The purpose of a study conducted by AmorePacific Corporation, R&D Center, in Yongin, Korea, was to determine the frequency of responses to selected fragrances in patients with suspected fragrance allergy and to evaluate the risk factors. Nine dermatology departments of university hospitals have participated in this fragrance study for the period of one year. To determine allergic response to fragrances, 18 additional fragrances in addition to the Korean standard and a commercial fragrance series were patch-tested in patients with suspecting cosmetic contact dermatitis. Over 80% of the patients were women, and the most common site was the face. Cinnamic alcohol and sandalwood oil (Santalum album L.) fragrance showed high frequencies of positive responses. Of the specific fragrances, ebanol, alpha-isomethyl-ionone (methyl ionone-gamma) and Lyral (hydroxyisohexyl 3-cyclohexane carboxdaldehyde) showed high positive responses. It appears that additional fragrance allergens may be useful for the detection of fragrance allergy.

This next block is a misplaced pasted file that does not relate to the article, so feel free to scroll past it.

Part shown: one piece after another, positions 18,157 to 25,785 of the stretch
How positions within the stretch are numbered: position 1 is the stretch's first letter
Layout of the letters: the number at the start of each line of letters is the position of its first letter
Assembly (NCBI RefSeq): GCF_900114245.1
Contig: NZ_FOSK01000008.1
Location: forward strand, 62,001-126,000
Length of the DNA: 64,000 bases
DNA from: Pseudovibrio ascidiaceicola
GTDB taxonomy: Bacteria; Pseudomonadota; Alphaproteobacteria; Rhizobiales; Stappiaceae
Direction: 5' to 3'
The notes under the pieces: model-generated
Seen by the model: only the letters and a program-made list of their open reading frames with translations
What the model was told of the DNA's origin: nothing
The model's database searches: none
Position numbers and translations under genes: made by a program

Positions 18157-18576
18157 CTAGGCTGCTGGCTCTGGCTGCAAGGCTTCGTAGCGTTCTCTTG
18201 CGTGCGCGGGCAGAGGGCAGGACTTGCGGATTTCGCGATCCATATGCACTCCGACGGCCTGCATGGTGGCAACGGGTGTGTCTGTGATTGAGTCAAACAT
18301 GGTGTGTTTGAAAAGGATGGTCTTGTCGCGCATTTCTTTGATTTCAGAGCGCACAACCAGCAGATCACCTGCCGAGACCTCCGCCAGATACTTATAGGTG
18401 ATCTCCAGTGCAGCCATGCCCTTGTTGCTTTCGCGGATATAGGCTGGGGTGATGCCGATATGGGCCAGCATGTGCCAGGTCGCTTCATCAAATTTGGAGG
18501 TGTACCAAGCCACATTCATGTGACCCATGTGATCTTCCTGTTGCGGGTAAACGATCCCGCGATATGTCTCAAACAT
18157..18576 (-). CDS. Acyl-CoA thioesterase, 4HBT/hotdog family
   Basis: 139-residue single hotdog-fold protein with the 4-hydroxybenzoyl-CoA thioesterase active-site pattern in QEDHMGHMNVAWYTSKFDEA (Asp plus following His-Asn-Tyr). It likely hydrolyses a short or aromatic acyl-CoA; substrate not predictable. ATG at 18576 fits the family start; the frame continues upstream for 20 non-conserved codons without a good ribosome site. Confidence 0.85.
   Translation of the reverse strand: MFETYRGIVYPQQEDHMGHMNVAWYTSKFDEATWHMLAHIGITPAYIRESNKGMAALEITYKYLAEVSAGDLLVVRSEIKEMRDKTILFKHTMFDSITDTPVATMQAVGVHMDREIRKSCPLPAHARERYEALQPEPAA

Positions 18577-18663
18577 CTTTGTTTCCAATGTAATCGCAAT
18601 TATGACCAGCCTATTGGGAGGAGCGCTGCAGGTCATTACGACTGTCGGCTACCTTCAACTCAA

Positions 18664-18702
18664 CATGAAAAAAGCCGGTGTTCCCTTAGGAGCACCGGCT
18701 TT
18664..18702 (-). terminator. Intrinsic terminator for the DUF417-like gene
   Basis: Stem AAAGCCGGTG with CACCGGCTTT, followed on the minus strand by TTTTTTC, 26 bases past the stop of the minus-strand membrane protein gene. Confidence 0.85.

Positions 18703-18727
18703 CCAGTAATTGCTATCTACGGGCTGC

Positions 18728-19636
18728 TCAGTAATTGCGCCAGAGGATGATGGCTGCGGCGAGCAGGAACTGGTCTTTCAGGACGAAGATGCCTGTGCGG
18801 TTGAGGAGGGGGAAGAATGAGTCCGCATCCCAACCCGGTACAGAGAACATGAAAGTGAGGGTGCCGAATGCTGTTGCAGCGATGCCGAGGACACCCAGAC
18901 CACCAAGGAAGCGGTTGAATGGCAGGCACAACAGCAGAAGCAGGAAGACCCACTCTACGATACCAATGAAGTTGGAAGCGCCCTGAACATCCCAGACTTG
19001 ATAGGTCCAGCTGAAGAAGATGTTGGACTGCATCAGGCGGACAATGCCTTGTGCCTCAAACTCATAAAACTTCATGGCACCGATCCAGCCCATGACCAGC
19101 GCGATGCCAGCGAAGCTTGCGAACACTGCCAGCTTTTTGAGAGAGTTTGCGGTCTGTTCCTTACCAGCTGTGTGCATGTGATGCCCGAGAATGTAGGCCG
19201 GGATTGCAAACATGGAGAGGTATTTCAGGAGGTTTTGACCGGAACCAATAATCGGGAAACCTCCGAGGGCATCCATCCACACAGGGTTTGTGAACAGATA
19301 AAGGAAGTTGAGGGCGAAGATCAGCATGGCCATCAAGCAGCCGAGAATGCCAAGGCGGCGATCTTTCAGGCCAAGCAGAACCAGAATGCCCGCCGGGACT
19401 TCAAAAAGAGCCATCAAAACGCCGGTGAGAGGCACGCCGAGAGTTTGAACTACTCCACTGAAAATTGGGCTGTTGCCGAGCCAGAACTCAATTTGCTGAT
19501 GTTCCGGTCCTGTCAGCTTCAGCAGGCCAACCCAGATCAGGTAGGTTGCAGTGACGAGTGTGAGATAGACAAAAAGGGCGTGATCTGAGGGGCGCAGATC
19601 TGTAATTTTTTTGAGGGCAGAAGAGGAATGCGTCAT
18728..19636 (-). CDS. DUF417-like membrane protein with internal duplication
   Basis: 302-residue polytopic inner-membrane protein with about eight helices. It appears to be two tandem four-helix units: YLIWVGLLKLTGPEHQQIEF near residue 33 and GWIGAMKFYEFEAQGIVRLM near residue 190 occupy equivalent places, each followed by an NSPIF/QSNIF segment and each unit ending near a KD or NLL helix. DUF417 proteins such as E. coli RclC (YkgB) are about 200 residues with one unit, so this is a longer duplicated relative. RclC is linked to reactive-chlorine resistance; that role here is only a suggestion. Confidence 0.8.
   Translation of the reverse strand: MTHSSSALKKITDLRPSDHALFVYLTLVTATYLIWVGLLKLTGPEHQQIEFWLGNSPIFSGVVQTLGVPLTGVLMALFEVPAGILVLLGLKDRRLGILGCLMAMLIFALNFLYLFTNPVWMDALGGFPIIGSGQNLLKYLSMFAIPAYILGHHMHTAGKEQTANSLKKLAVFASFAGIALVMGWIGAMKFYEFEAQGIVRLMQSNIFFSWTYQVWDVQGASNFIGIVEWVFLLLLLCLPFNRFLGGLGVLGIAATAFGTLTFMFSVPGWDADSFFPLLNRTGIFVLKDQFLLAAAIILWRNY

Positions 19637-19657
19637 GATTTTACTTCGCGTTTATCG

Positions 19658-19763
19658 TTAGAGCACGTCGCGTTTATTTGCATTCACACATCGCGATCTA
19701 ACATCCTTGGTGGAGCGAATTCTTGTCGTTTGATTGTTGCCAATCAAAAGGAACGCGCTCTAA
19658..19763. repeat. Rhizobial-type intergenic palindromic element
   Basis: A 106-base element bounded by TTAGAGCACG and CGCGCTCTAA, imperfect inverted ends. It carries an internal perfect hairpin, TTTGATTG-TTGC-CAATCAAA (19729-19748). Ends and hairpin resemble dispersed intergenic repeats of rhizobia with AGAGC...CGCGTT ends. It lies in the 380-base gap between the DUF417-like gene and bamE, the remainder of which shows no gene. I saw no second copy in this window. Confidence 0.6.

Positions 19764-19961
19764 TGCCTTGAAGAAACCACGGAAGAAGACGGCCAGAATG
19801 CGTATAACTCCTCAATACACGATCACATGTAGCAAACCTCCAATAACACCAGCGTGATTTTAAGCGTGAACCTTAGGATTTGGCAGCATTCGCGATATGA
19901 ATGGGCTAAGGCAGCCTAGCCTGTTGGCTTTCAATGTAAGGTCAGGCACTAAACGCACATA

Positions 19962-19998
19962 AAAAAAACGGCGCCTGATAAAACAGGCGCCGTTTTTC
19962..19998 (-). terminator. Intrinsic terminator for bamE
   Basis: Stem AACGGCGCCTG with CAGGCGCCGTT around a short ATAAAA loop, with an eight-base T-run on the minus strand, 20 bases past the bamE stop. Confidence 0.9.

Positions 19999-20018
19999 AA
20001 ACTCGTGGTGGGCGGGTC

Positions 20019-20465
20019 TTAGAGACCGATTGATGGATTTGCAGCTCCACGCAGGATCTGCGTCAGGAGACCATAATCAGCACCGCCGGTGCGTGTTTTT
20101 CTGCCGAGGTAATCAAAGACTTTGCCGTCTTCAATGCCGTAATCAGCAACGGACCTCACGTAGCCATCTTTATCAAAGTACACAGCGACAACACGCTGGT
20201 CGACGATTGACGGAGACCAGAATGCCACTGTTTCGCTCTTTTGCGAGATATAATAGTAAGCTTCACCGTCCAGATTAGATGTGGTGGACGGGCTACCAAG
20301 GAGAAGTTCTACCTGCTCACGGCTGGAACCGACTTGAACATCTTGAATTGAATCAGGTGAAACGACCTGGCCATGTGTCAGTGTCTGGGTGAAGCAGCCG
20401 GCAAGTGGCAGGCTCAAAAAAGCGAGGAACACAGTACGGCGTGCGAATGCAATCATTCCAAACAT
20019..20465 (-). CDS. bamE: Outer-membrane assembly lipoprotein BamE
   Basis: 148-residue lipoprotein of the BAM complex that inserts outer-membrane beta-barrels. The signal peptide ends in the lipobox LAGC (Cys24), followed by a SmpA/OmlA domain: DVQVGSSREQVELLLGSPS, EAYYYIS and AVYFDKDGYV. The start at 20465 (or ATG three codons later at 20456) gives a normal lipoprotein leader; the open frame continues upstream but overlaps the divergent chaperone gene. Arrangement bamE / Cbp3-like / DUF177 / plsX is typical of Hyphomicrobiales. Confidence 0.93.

The aim of this study done by the Department of Dermatology, Odense University Hospital, University of Southern Denmark, DK-5000 Odense C, Denmark was to assess the strength of any association between sensitization to 'new' fragrance compounds and sensitization to Compositae, fragrance mix, Myroxylon pereirae resin and colophonium, respectively. Consecutive eczema patients were tested with a series of essential oils and selected fragrance compounds and another series of oxidized terpenes in connection with European multicentre fragrance projects. Contact allergy to either series was frequently detected, in 5% of 318 and 4.6% of 262 persons tested, and both had a statistically significant association with Compositae, colophonium and fragrance mix sensitization. The individual results indicated that simultaneously occurring positive reactions to essential oils, colophonium and Compositae were based on cross-reactivity rather than concomitant sensitization. Thus, all patients with positive reaction to the rare fragrance sensitizer beta-caryophyllene had positive colophonium reactions, and cross-reactivity between essential oils and Compositae was related to the Compositae plant extracts of the Compositae mix and not the pure sesquiterpene lactones of the standard series. The implication is that Compositae mix and colophonium may be markers of fragrance allergy, which is important to know when assessing the relevance of positive reactions to Compositae plant extracts and colophonium.